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Frederick in Frederick County, Maryland — The American Northeast (Mid-Atlantic)
 

Capital For A Summer

Foiling Maryland Secession

 
 
Capital For A Summer Marker image. Click for full size.
By Devry Becker Jones, July 3, 2020
1. Capital For A Summer Marker
Inscription.  
The building in front of you, Kemp Hall, was the capitol of Maryland during the spring and summer of 1861, as the state came perilously close to leaving the Union. Because secession would have placed the U.S. capital, Washington, D.C., between the Confederate states of Maryland and Virginia, President Abraham Lincoln could not let it happen.

Two weeks after the Confederate capture of Fort Sumter, South Carolina, Maryland Gov. Thomas H. Hicks called the General Assembly into special session here in Frederick, a strongly Unionist city, to debate secession. The state capital, Annapolis, was seething with resentment over the recent Federal occupation of that city.

Both the Senate and the House of Delegates began the session on April 26, 1861, in the former Frederick County Courthouse building located two blocks west of here. The next day, the senators and delegates moved here to Kemp Hall, a larger meeting space that belonged to the German Reformed Church.

As early as June 20, under Lincoln's suspension of the writ of habeas corpus, Federal troops began arresting suspected pro-secession legislators. They started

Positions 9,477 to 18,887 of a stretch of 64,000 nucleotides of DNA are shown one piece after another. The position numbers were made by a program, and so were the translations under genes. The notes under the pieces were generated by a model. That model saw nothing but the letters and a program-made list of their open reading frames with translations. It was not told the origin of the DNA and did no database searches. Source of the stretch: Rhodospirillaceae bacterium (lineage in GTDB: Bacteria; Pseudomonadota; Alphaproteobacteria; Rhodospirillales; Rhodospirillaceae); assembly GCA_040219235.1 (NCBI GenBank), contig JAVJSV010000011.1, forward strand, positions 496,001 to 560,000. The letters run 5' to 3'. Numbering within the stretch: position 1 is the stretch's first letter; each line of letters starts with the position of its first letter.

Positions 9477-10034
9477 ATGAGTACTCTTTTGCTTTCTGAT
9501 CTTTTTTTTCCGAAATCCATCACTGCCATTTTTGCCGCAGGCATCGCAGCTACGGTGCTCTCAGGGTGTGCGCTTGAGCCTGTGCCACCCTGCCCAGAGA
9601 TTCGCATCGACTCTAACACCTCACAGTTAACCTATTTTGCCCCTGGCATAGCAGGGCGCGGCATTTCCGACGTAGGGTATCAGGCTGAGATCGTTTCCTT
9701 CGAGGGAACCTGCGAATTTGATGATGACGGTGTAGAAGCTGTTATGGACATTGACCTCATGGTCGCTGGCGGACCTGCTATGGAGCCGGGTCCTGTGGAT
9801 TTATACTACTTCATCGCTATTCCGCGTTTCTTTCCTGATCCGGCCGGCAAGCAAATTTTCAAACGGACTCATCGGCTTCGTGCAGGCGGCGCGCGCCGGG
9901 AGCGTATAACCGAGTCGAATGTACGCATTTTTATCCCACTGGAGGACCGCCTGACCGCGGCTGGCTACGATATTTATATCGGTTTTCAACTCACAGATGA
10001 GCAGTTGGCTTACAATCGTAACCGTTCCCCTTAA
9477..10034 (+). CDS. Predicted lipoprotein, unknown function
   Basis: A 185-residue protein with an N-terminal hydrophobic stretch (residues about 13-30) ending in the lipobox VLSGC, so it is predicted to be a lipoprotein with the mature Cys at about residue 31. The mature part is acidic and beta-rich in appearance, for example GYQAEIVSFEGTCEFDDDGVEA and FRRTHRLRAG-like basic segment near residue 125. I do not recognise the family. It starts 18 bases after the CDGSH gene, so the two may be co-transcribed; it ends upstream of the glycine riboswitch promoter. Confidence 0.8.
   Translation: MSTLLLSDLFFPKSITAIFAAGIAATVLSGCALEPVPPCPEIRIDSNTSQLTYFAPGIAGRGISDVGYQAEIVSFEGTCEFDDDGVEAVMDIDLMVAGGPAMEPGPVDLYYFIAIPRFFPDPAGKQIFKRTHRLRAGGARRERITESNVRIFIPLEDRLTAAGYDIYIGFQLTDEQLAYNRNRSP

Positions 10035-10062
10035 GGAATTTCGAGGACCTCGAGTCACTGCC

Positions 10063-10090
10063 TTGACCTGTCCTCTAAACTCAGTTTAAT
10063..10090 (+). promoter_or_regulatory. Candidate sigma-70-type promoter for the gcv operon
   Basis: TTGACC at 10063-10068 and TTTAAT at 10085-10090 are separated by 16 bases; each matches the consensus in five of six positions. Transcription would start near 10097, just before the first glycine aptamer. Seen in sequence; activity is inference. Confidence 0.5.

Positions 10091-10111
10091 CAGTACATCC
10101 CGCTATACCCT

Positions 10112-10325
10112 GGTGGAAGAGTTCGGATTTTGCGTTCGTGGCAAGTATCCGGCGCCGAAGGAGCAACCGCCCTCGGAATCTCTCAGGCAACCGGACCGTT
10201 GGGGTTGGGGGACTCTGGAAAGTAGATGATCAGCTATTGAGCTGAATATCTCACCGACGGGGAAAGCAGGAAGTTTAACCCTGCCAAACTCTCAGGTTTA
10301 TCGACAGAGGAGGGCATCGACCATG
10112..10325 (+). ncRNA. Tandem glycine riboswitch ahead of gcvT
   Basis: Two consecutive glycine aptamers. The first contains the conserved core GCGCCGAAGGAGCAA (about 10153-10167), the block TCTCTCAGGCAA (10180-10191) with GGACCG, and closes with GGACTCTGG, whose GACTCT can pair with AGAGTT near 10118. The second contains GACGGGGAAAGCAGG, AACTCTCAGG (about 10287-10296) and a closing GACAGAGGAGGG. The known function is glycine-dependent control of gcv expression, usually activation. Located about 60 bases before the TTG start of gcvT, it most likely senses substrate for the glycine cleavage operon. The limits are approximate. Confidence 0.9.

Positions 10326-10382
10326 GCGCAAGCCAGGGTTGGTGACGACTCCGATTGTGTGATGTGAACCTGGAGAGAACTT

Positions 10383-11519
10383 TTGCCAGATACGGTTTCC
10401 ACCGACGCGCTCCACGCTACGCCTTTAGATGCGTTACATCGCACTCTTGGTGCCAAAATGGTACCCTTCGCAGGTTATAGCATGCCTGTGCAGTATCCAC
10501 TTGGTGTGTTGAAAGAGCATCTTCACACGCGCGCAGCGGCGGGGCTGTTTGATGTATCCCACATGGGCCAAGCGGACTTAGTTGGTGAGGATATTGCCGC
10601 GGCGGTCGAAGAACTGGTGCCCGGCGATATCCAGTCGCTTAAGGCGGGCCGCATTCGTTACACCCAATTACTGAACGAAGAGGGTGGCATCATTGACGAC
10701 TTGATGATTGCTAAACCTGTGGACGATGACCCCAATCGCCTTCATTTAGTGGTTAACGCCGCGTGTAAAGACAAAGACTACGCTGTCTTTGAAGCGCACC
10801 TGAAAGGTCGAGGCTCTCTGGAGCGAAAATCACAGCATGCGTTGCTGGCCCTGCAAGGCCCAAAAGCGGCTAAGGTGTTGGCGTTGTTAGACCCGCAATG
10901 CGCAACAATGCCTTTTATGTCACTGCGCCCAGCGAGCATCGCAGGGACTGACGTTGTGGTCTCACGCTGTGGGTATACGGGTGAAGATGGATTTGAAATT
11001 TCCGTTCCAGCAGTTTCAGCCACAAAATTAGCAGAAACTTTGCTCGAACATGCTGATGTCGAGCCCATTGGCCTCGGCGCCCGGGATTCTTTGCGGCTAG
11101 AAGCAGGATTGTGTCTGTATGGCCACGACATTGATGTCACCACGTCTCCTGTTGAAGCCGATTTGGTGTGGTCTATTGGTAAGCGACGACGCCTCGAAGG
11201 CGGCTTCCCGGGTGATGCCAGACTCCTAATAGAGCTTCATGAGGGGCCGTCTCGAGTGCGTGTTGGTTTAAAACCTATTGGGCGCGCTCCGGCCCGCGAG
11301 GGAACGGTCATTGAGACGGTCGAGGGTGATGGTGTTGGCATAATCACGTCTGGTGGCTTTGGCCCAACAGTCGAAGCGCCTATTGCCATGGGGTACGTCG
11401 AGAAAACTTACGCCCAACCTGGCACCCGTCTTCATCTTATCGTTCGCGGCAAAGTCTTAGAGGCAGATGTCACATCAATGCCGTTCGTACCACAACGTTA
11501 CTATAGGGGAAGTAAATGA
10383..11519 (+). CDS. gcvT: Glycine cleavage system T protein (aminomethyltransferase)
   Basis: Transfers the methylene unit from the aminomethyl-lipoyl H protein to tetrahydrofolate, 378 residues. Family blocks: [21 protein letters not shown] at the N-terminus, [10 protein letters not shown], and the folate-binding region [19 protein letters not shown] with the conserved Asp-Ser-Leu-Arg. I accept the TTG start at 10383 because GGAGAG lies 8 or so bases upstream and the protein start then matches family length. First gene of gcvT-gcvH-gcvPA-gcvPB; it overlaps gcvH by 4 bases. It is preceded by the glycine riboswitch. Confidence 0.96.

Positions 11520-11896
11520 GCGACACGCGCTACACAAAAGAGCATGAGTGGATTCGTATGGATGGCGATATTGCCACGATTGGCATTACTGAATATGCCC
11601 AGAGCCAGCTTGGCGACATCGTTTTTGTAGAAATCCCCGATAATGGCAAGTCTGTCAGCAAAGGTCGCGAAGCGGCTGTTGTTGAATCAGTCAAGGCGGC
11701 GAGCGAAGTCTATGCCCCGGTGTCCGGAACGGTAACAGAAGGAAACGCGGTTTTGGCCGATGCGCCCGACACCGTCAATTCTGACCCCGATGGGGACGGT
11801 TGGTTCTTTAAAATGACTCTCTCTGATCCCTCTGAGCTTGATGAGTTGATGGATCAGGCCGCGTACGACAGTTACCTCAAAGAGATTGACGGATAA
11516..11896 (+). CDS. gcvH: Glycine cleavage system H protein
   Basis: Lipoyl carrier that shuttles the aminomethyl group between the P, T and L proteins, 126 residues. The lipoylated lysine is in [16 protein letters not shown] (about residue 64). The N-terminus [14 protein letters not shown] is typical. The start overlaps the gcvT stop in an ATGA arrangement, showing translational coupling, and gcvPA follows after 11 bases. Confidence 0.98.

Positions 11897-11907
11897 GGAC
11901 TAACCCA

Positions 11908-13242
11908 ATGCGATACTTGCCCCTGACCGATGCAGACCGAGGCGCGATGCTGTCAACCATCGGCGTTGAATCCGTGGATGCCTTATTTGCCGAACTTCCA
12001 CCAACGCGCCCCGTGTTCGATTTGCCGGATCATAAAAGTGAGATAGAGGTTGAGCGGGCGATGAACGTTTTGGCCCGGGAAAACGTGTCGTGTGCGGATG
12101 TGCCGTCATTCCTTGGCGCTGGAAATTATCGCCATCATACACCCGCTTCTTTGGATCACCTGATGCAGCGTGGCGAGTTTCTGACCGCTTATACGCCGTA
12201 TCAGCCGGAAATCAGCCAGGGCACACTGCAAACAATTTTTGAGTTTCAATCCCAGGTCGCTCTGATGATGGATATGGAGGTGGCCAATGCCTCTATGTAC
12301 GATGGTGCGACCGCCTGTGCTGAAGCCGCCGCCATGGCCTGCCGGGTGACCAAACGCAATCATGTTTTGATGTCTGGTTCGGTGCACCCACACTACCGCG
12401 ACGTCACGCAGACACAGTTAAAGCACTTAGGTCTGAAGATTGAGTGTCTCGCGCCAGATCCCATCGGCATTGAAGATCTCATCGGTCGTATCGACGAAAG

Capital For A Summer Marker image. Click for full size.
By Devry Becker Jones, July 3, 2020
2. Capital For A Summer Marker
with Delegate Ross Winans of Baltimore, who was stopped on his way home from the session here. He, like several other lawmakers, was confined briefly under Lincoln's orders.

The legislature continued to meet here at Kemp Hall throughout the summer. Finally, lacking a quorum — primarily because of the arrest of so many secession-leaning senators and delegates — it adjourned in September without ever considering a secession bill.
 
Erected by Maryland Civil War Trails.
 
Topics and series. This historical marker is listed in these topic lists: Government & PoliticsWar, US Civil. In addition, it is included in the Maryland Civil War Trails series list.
 
Location. 39° 24.931′ N, 77° 24.643′ W. Marker is in Frederick, Maryland, in Frederick County. Marker is at the intersection of North Market Street (Maryland Route 355) and East Church Street, on the right when traveling north on North Market Street. Touch for map. Marker is at or near this postal address: 2 E Church St, Frederick MD 21701, United States of America. Touch for directions.
 
Other nearby markers. At least 8 other markers are within walking distance of this marker. In April 1861 The Legislature Of Maryland Met Here In Special Session (within shouting distance of this marker); Kemp Hall (within shouting distance of this marker); John Thomas Schley (within shouting distance of
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this marker); Cultures Meet (within shouting distance of this marker); The News (within shouting distance of this marker); North Market Street (within shouting distance of this marker); Hood College (within shouting distance of this marker); The Congregation in Frederick (within shouting distance of this marker). Touch for a list and map of all markers in Frederick.
 
Related marker. Click here for another marker that is related to this marker. This marker has replaced the linked marker.
 
 
Credits. This page was last revised on July 6, 2020. It was originally submitted on July 4, 2020, by Devry Becker Jones of Washington, District of Columbia. This page has been viewed 71 times since then and 5 times this year. Photos:   1, 2. submitted on July 4, 2020, by Devry Becker Jones of Washington, District of Columbia.
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Feb. 28, 2021